Panambur Beach To the north of Mangalore is the popular and picturesque Panambur Beach. With a lighthouse on top of a knoll at one end, the beach stretches all the way to the small town of Surathkal. The tourist attractions in Panambur include camel rides, boat rides for tourists, boat races, kite flying contests held during the kite festival, air shows, sand-sculpture contests, and carnivals organized by the district authorities. The carnivals are particularly popular among children.
Kadri Manjunath Temple Situated in the Kadri Hills outside the city, the Kadri Manjunath Temple is dedicated to the god Manjunatheshwara, and it is believed to have been built during the 10th or 11th century. Historians and mythology date the temple deity’s idol as the oldest of any temple in South India. The temple was probably a Buddhist centre of worship for a brief period in its history because Buddhism was practiced in the area around the 10th century AD, and today the temple is adorned with statues of Machhendranath, Gorakhnath, Shringinath, Lokeshvara, Manjushri and Buddha. After the decline of Buddhism in the area, the people of the region still devoted themselves to Manjushri and Avalokitesvara. The temple holds a bronze statue of Lokeshvara in the seated position with three faces and six arms, and it is said to be the finest example of its kind in India. Behind the temple, there is a natural spring called Gomukha, which flows into small ponds surrounded by picturesque gardens located beside the temple. Visitors wash their feet in the ponds before entering the temple – a Hindu ritual.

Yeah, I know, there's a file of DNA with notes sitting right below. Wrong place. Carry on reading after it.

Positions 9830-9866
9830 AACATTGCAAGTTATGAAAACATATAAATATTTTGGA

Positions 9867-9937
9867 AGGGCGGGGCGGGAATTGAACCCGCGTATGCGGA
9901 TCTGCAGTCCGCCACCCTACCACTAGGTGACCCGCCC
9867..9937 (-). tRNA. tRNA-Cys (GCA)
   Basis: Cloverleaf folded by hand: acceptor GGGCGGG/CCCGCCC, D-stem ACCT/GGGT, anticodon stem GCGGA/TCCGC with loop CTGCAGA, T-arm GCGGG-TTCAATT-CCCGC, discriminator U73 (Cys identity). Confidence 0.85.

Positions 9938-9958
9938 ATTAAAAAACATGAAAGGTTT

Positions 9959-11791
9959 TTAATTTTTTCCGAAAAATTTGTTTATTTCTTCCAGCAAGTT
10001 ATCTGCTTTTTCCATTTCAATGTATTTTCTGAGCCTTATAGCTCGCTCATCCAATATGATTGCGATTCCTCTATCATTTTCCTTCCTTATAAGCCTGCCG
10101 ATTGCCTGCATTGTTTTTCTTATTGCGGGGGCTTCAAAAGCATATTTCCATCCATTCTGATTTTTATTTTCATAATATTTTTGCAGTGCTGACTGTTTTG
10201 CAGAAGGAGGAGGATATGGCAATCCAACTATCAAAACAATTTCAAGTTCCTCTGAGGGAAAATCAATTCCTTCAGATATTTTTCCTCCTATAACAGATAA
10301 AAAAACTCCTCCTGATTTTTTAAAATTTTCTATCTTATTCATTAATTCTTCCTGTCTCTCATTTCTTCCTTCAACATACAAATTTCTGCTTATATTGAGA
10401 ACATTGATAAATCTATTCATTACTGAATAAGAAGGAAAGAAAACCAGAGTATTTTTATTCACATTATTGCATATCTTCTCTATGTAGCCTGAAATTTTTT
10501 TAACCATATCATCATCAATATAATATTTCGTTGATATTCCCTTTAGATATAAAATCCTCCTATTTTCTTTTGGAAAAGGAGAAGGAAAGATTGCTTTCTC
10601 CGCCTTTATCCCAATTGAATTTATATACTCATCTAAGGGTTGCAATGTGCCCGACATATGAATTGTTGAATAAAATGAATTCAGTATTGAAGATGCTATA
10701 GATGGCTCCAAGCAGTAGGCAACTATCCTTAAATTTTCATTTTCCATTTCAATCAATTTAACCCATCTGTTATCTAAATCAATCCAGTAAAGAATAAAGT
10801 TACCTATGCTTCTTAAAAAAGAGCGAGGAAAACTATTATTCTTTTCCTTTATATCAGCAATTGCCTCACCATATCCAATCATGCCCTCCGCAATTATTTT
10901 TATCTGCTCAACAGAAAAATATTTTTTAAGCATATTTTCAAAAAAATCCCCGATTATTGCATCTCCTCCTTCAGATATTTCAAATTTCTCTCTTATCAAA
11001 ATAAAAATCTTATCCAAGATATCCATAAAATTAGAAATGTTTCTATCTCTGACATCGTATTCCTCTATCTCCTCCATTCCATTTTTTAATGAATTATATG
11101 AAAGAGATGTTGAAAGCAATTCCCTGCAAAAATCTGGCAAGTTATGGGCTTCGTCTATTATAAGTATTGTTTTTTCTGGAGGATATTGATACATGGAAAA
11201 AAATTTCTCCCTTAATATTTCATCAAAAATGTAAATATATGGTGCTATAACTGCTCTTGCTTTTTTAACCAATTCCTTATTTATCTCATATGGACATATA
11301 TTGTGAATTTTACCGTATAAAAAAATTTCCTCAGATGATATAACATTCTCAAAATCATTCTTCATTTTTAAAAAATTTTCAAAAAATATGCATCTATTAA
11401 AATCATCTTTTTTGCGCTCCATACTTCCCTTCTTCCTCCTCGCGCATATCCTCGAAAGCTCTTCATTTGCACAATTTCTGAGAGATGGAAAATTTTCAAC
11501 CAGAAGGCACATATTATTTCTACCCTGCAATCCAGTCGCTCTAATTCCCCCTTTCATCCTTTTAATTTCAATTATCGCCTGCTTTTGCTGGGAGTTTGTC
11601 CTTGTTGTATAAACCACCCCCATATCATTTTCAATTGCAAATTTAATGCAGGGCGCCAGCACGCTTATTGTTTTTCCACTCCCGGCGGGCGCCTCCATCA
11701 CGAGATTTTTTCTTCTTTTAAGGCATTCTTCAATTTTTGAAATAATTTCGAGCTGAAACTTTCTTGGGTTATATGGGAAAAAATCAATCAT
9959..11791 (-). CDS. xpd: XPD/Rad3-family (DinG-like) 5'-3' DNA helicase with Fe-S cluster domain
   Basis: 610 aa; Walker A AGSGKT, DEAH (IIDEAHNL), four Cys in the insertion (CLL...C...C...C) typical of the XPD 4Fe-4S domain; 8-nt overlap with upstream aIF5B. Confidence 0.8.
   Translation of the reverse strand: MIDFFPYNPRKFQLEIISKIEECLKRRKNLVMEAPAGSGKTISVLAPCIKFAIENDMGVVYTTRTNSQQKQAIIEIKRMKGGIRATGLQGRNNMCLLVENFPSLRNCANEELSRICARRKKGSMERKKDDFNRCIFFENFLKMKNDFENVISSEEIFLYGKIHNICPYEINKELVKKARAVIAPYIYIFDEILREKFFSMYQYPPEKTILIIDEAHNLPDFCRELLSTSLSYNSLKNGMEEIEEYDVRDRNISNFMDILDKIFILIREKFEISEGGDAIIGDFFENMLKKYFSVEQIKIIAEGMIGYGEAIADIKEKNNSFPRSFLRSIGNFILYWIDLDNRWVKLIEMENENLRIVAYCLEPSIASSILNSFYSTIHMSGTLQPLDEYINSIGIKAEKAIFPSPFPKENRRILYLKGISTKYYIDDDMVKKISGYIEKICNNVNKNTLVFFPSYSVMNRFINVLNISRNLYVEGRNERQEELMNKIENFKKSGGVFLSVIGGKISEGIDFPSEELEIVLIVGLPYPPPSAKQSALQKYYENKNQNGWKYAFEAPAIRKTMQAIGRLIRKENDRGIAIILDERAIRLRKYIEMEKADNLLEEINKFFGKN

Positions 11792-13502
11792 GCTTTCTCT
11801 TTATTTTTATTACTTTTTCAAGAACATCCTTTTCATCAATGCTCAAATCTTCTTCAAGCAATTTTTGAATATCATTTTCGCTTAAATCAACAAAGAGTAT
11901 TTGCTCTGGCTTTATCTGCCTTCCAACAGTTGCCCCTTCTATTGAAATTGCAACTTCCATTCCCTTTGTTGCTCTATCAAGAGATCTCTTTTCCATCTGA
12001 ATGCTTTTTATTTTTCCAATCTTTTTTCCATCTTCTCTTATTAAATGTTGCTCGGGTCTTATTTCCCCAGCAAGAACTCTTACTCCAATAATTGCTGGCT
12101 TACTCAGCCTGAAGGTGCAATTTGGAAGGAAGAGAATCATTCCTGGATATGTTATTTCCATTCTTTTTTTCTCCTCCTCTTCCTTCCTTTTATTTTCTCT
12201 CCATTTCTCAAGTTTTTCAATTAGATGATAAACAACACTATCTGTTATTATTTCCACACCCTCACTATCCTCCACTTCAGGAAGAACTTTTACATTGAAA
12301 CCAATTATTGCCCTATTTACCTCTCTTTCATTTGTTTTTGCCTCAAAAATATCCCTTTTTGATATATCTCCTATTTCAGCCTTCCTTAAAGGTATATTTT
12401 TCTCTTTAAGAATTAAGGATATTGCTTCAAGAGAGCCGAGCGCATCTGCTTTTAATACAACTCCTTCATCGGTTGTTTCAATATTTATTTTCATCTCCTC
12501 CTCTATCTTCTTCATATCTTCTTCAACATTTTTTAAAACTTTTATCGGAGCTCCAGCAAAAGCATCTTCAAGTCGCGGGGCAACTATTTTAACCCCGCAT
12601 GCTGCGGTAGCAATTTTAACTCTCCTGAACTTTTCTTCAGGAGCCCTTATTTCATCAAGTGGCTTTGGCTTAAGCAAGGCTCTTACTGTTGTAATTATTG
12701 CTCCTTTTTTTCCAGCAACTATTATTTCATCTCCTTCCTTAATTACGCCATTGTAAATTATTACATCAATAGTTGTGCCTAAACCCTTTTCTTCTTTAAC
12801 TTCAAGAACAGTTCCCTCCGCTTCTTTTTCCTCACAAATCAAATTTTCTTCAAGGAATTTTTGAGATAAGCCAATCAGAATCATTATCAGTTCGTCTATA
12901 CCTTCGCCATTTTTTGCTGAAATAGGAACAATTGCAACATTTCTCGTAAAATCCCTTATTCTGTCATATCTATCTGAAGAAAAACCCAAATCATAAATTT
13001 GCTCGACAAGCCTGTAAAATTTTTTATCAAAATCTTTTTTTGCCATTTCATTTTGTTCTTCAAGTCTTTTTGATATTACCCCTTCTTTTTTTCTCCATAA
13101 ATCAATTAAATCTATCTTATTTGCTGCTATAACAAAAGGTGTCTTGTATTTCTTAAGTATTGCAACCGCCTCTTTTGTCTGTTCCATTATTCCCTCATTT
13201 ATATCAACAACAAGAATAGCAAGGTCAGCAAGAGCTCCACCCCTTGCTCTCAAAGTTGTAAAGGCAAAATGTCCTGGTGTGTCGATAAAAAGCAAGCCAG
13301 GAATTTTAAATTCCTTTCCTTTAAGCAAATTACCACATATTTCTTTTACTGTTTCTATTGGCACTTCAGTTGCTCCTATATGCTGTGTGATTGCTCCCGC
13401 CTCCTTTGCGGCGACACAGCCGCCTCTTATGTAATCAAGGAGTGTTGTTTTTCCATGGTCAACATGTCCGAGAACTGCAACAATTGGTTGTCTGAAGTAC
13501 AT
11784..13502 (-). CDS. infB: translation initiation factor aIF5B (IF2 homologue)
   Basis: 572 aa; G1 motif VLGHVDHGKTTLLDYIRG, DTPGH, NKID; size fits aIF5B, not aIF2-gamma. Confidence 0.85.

Torvi Narasimha Temple Torvi is located 5 km outside of Bijapur. The Narasimha temple located here is built underground, very close to Adil Shahi's Sangeeth Mahal. Near this temple is another Hindu temple dedicated to the goddess Lakshmi.
Basanta Vana Situated about 3km from Bijapur, Basanta Vana is an 85 ft. tall idol of Lord Shiva that is made of cement and steel. Believed to be among the tallest idols of Lord Shiva in India, the site is gradually gaining a reputation as a pilgrimage centre.
Gagan Mahal Gagan Mahal, or Heavenly Palace, was built by Ali Adil Shah I in 1561 as a palace with a durbar hall within. The palace has three impressive intact arches with the central arch being the widest. The durbar hall was located in the ground floor while the first floor contained the private residences of the royal family. Sadly, the structure is now in ruins.